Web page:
Tiger, Mickelson too wild
JOHNS CREEK, Ga. – The Tiger-and-Stevie soap opera hasn’t run its course. Not yet. Bite your tongue if you want to see Adam Scott and Tiger Woods end up in the same grouping in this PGA Championship, in a spin-off from the sparks at the Bridgestone Invitational last week. But it can’t happen, if at all, until the third or fourth round, if their scores put them together. For the first two rounds, they’re 40 minutes apart. So there’s little chance that Scott’s new caddie, Steve Williams, will come face-to-face with his old boss, Tiger Woods, who fired him in a fit of pique a few weeks ago.
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(It would be interesting, in a soap-opera-ish kind of way, to see whether Williams would snarl at Woods they way he did at fans when he was working for Woods. Or whether Woods would be patient and superior the way he was when Williams was carrying for him.
This by way of saying that someone in the PGA hierarchy missed a chance for good theater by not putting them in the same threesome. The closest they will come will be on the 10th tee Thursday, when Scott goes off at 7:55 a.m., and Woods goes off 40 minutes later, at 8:35 – with three groups of insulation in between.
With the chance of a hissy fit out of the way, it might be time to look at golf, and namely at the season’s final major, the things Tiger Woods lusts for in his quest to break Jack Nicklaus’s career record of 18 of them. Woods has 14 and has been on hold for a while now, with such things as a bad knee and bad directions in his own driveway and a bad choice of nightlife, apart from his then-wife and now ex.
It’s been a while since Woods, the dominator, was favored to win a golf outing, and this time, Ladbrokes, the famed British betting house, lists him at 25-1. This after him hitting 39 percent of the fairways at the Bridgestone. For perspective, a .390 average in baseball is phenomenal. In golf, it’s below the Mendoza line. In fact, it's almost subterranean.
Phil Mickelson hasn’t been much better. He’s also quoted at 25-1. The two of them – their GPS systems would be talking back to them. Neither figures to make a dent in the Atlanta Athletic Club’s Highland Course, which will not be forgiving with its heavy rough and tight fairway.
A better picture of this PGA might have been the preview shown at the Bridgestone last week, in which Scott, 31, lived up to his billing of years ago, but had to turn away the youth of the world to win it.
Accordingly, Ladbrokes has installed Northern Ireland’s Rory McIlroy as an 11-1 favorite, probably an accurate setting for the 22-year-old who won the U.S. Open last June, shortly after blowing the Masters in the final round.
Luke Donald – Ranked No. 1 in the world, and a good second choice and maybe first, with his solid, controlled game. He has yet to win a major.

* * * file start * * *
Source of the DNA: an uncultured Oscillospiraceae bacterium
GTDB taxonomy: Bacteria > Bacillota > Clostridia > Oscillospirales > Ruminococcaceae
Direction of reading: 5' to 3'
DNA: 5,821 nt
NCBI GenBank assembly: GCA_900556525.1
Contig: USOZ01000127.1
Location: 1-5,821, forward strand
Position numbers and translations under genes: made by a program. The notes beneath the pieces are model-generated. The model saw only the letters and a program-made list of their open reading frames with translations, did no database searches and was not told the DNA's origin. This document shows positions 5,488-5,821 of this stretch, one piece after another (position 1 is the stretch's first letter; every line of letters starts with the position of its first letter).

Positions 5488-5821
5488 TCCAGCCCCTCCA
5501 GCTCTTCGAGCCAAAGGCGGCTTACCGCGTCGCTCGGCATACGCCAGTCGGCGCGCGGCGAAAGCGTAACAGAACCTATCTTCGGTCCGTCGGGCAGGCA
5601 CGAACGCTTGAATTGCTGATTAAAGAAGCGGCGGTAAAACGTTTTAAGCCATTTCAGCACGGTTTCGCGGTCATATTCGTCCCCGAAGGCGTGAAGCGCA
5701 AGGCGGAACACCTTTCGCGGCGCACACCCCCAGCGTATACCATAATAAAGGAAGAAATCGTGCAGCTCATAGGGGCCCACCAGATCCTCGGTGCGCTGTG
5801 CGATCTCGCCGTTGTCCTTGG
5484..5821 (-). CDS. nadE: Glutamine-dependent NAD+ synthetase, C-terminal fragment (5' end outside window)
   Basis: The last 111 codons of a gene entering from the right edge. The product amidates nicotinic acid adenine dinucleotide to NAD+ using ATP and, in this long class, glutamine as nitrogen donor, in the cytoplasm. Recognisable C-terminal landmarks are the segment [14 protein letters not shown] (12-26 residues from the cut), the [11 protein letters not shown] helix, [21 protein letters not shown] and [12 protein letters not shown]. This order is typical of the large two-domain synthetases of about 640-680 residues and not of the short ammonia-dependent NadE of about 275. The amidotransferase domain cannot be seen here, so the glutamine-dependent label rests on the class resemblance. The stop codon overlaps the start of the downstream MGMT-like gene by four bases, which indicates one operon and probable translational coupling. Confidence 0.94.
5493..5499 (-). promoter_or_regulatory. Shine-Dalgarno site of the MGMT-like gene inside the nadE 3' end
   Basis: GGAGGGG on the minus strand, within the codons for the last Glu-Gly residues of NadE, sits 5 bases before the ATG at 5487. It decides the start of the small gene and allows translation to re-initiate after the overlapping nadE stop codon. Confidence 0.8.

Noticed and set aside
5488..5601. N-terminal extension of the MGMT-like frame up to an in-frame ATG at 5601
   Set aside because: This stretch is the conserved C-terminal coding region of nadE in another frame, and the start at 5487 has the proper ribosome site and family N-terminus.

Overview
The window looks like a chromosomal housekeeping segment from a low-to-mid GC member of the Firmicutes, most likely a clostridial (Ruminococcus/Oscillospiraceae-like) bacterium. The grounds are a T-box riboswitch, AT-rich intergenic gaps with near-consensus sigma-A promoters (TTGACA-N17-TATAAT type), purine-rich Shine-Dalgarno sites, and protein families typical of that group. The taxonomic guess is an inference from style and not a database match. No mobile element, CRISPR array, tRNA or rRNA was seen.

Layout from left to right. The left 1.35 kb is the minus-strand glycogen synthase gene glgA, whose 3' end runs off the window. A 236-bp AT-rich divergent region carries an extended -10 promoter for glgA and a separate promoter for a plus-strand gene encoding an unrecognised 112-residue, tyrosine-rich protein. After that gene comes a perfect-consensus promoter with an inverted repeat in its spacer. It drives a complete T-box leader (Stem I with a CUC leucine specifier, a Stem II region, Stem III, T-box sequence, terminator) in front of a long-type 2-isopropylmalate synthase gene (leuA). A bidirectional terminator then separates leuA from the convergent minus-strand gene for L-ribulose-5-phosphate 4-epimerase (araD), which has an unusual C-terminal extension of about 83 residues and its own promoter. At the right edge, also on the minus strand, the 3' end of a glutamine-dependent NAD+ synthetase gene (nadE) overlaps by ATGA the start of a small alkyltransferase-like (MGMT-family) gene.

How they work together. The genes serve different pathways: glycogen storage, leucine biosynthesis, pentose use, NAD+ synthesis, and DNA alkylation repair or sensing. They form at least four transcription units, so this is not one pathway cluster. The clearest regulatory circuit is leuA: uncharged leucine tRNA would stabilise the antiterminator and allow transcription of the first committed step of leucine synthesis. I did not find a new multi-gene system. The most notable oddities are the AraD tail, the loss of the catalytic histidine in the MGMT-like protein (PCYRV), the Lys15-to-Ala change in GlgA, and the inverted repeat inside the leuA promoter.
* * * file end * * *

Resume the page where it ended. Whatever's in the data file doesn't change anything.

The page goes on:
England’s Lee Westwood – No. 2 in the world, still seeking his first major and listed at 14-1, but probably over-generous at that. Westwood seems to have two different games. Either he plays well for three rounds, then fades every so slightly. Just enough to lose. Or he plays so-so for three rounds, then finishes strong, but just not quite enough.
Did anyone mention Martin Kaymer? He’s the German, now 26, who won the PGA last year. He started the European Tour season impressively, with a win in the HSBC, then tailed off. He was much less impressive on the PGA Tour. After a second in the Accenture Match Play, he disappeared. He’s 40-1, but the tight Atlanta AC course beckons.
Apart from McIlroy, the Youth Movement has failed to impress Ladbrokes. Rickie Fowler, 22, tied for second at the Bridgestone with a closing 66 and is lumped in at 25-1 with those famous wanderers, Woods and Mickelson. Also there is Australian Jason Day, 23, who’s always finishing second in the big ones. Like a tie for second in the Masters, and solo second in the U.S. Open. He’s had six other top-10s this season. He simply doesn’t know that he shouldn’t be playing this well. If there’s a sleeper in the PGA, Day is it.
Or it could be Japan’s Ryo Ishikawa, 19, who challenged Scott to the end at the Bridgestone, then tied for fourth. He looks like a license to steal at 100-1.
Some bright flashes got the short shrift from Ladbrokes, and earned it. Charl Schwartzel (50-1) won the Masters with four straight closing birdies, but hasn’t done much since, either on the PGA Tour or the European Tour. Northern Ireland’s Graeme McDowell won the 2010 U.S. Open, then won Tiger Woods’ made-for-TV Chevron frolic in December, then plunged from grace. Hence his 100-1 posting. And it gets even gloomier for the Northern Irish. Darren Clarke won the British Open a month ago, coming pretty much out of nowhere (unless you count the European Tour’s Iberdrola Open) and returned to same soon thereafter, and so has been stunningly tagged as a 150-1 shot.
Well, they had to be listed somewhere.
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